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La Quadrature du Net | 10 February 2016
Open letter to Věra Jourová: from Safe Harbor to Privacy Shield, words in the wind
Paris, 10 February 2016 — On 6 October 2015, the European Court of Justice (ECJ) invalidated the Safe Harbor, the agreement concluded in 2000 with the USA in order to give a legal framework to data transfers between the European Union and the USA. The WP29, a working group bringing together all Member States’ national data protection authorities, waited until the end of January for the European Commission to draft a new agreement taking into account the requirements of the ECJ. This agreement called "Privacy Shield" was announced on 2 February but only contains vague promises.
Joint communiqué from the Observatoire des Libertés et du Numérique (Civil liberties and Digital Observatory) 
The Civil liberties and Digital Observatory is worried about the situation and calls on Mrs. Věra Jourová, European commissioner in charge of the negotiations, to enforce the provisions of General Data Protection Regulation and the decision of the ECJ of the 6th October in order to obtain real guarantees for European citizens’ personal data.
Dear Commissioner Jourová,
You announced on 2 February reaching a political agreement establishing a new framework for transatlantic transfer of personal data related to any person whose data was collected within Europe. But rather than a framework, these are only vague promises which seem to aim mainly at having the WP29 wait for the outcome of negotiations in late January. Neither the W29 nor members of the European Parliament nor civic organizations are fooled by the huge risks involved by this strategy.
The judgement of the European Court of Justice on 6 October 2015 condemned the current system of personal data transfer with the United States. It denounced the European Commission’s inaction, unable to review it by itself while Edward Snowden’s revelations were proving that US practices didn’t ensure a sufficient protection. This ruling must be, in addition, the opportunity to review the growing mass surveillance provisions in Europe, threatening Europeans’ personal data protection.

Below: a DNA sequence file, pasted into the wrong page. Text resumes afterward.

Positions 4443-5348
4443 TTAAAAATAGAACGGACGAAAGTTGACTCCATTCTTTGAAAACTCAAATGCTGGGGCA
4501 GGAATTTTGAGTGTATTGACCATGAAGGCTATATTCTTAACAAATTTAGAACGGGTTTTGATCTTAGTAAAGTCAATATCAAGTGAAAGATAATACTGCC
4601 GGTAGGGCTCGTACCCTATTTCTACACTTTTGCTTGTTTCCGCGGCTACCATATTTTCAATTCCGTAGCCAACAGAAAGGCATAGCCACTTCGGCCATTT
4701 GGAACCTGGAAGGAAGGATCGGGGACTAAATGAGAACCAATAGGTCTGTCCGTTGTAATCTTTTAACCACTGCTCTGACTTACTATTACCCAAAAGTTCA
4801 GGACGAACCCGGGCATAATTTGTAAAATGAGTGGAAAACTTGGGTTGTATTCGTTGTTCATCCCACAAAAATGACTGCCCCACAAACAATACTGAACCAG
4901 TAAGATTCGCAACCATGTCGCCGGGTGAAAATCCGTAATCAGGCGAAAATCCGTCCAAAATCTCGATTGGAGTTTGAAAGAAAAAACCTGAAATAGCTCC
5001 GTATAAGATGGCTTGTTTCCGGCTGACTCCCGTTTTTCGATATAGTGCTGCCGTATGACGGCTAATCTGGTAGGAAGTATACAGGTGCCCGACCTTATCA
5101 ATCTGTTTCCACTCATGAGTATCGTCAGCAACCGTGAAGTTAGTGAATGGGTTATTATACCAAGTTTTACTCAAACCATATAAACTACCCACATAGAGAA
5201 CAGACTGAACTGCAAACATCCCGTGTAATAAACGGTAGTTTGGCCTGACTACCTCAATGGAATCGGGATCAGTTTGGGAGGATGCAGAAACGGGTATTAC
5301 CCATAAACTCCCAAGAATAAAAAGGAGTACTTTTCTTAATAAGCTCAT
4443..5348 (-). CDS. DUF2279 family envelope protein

We urge you to meet your commitments and to ensure that US commitments are legally binding and offer sufficient security to enable adopting a European decision that recognizes a high level of protection. Such a ruling shall in particular:
– protect personal data of people involved with US intelligence services and surveillance practices;
– offer means of redress to people involved, with an independent and easily accessible judge with sufficient and adapted power to perform checks in the USA;
– allowing the implementation of data subject’s rights to access, to correct and to delete their personal data and their right to oppose the processing of their data;
– ensure that US commitments abide by the principle of privacy by design and by default, sanctioned by the upcoming European ruling and European directive on personal data protection
– for companies seeking to import data into the USA, define obligations regarding personal data protection, in particular about transparency towards the people concerned;
– give assurance that decisions will be binding for EU Member States as well as for the USA.
Yet you are announcing the "Privacy Shield", an agreement stemming from an exchange of letters, of promises without real guarantees, putting yourself in a weak position for talks, without any concrete and binding US commitments. Three weeks from now you will have to submit the text to the WP29. Will you be able to obtain all required guarantees in such a short time?
We will remain wary of the negotiation’s outcome. This landmark ruling of the ECJ repealing the Safe Harbor must not result in discarding our civil liberties. A watered-down agreement would most likely be repealed again by the Court and would have serious consequences for the confidence of both Europeans and European and American companies involved with the "Privacy Shield". Europe’s credibility in the world is at stake, in an era of globalization driven by digital transformation.
L’Observatoire des Libertés et du Numérique
La Ligue des Droits de l’Homme
La Quadrature du Net
Le Syndicat des Avocats de France
Le Syndicat de la Magistrature
 The Observatoire des Libertés et du Numérique brings together: the Cecil, the Creis-Terminal, the Human Rights League, the Syndicat de la magistrature, the Syndicat des Avocats de France and La Quadrature du Net.